Going Pro-Black: What Would a Pro-Black Sector Sound, Look, Taste, and Feel Like? (Spring 2022, Print Issue)

Going Pro-Black: What Would a Pro-Black Sector Sound, Look, Taste, and Feel Like? (Spring 2022, Print Issue)

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Going Pro-Black: What Would a Pro-Black, Sector Sound, Look, Taste, and Feel Like?

Spring 2022: Volume 29, Issue 1

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Digital only version of the Spring 2022 issue.

  • Welcome

  • Defining Pro-Black

    “What does pro-Black mean? What are the characteristics of a pro-Black organization? What would a pro-Black sector sound, look, taste, and feel like?” This article looks at the fieldwide shift from critiquing white supremacist culture and calling out anti-Blackness to designing for pro-Blackness.”

    by Cyndi Suarez

  • Resistance and Radical Love: The Call-Forward of a Pro-Black Sector

    “Those who wield power can choose to hear the challenge being issued as a call-out or as a call-forward. What is inarguable is that the sector’s next iteration is already taking shape.”

    by Dax-Devlon Ross

  • When Blackness Is Centered, Everybody Wins: A Conversation with Cyndi Suarez and Dax-Devlon Ross

    “I think pro-Black creates the space for that which needs to evolve to evolve.... And what we know has challenged [the fixedness of white-dominated
    structures] and has presented different pathways for something other than
    that, has lived, at least in the American context, in the bodies and movements of Black folks.”

  • What It Looks Like to Build a Pro-Black Organization

    "We started with the premise that to catalyze change in an organization, it’s important to have multiple people pushing from within. We aimed to build community, explore equitable structures, ground in a pro-Black political stance, and build agency, all while stepping into our power. We used principles of popular education to create learning experiences that uphold self-determination, democratize participation, and engage everyone as both a teacher and a learner—all fundamental components to building pro-Black power.”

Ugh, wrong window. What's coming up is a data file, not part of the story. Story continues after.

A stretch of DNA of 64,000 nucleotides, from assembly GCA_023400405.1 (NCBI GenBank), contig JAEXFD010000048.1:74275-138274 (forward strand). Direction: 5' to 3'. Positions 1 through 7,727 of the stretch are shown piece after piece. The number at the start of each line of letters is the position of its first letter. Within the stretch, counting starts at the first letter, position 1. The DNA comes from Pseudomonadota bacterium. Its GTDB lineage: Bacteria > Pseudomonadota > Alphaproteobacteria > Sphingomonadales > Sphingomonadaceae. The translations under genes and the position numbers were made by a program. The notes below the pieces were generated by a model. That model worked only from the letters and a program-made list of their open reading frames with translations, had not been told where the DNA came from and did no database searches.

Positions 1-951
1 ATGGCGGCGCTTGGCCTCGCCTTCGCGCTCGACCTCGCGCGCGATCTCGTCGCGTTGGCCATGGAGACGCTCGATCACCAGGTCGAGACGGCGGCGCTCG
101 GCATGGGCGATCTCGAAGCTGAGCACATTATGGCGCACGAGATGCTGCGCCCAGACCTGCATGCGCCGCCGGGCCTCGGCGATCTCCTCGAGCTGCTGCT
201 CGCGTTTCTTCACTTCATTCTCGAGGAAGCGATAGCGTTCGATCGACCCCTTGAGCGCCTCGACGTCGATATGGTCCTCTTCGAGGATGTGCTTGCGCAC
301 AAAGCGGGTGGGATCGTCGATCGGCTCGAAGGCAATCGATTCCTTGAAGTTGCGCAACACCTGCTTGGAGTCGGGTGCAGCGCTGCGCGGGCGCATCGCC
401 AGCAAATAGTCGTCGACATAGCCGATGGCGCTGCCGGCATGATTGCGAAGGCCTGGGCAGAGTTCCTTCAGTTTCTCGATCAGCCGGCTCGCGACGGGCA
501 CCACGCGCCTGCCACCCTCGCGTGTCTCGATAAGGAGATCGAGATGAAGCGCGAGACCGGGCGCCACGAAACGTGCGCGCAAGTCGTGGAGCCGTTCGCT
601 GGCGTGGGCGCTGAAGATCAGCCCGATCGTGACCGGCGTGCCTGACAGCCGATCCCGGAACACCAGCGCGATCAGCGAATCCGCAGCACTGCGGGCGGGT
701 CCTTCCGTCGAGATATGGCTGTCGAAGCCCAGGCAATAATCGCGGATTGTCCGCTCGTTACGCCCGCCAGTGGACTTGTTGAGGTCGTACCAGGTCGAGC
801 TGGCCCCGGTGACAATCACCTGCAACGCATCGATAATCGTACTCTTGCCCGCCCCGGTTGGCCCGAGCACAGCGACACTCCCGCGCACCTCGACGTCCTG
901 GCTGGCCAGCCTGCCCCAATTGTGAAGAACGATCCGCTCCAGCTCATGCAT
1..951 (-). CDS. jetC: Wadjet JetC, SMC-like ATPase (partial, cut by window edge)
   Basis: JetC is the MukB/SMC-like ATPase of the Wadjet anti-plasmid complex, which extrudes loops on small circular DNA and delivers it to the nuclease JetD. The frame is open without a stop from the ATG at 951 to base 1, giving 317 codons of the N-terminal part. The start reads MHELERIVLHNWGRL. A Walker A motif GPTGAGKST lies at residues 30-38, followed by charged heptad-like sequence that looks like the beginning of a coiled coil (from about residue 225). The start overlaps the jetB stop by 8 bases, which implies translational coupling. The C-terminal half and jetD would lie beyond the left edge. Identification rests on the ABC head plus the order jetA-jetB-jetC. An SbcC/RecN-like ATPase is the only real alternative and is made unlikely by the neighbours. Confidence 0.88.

by Liz Derias and Kad Smith

  • Moving the Mountain: A Conversation about Pro-Blackness with Cyndi Suarez, Liz Derias, and Kad Smith

    “Our staff at that time were really moved by all the work that had been happening with Black liberation forces on the ground and all the continued responses to police violence and subsequent organizing. And they saw that as an opportunity to organize CompassPoint and not just be a center for nonprofits.... It was time for a pivot—it was time to respond to our community and build alongside our community as a movement-building institution.”

  • A Journey from White Space to Pro-Black Space

    “The goal . . . has been to shift from a white-dominant and patriarchal culture to one where more people of color, especially women, have access to decision-making rights and influence over the continued evolution of both what we work on and how we work collectively. It’s about considering every day how to design an organization for liberation and not oppression.”

    by Isabelle Moses

  • Pro-Black Is Pro-Everybody: A Conversation with Cyndi Suarez and Isabelle Moses

    “I think we need to understand pro-Blackness as a way of saying pro- everybody—and by that I don’t mean the equivalent of ‘all lives matter’! What I do mean is that if you’re pro-Black, you are actually pro-everybody, because you can’t be pro-everybody if you’re not pro-Black.”

  • What If We Owned It?

    “Leaders in the Black food co-op movement have been speaking to the different manifestations of intergenerational trauma that are undermining
    Black communities. These leaders understand that healing in communities is not just about economic opportunities and access to nutritious food but also about providing a sense of safety and dignity to the shopper and worker.”

    by Darnell Adams

  • Measuring Is an Act of Power: A Call for Pro-Black Measurement and Evaluation

    “The events of the past two years have more than laid bare the fact that we know too much now to keep operating in the same ways, and awakened calls for pro-Black systems change in how we define and measure success and impact.”

    by Titilola Harley, Angela N. Romans, and Candace Stanciel

  • Pro-Blackness Is Aspirational: A Conversation with Cyndi Suarez and Shanelle Matthews

    “There is no pinnacle of pro-Blackness.... Every single day, there are new ideas we have to contend with—and that means constantly evolving our strategies, our thinking, and our behaviors to be commensurate with those new ideas.”

  • The Liberatory World We Want to Create: Loving Accountability and the Limitations of Cancel Culture

    “As James Baldwin reminds us, ‘History is not the past, it is present. We carry our history with us. We are our history.’ So the question becomes, What do we carry and how do we carry it?”

    by Aja Couchois Duncan and Kad Smith

  • ENDPAPER Honoring bell hooks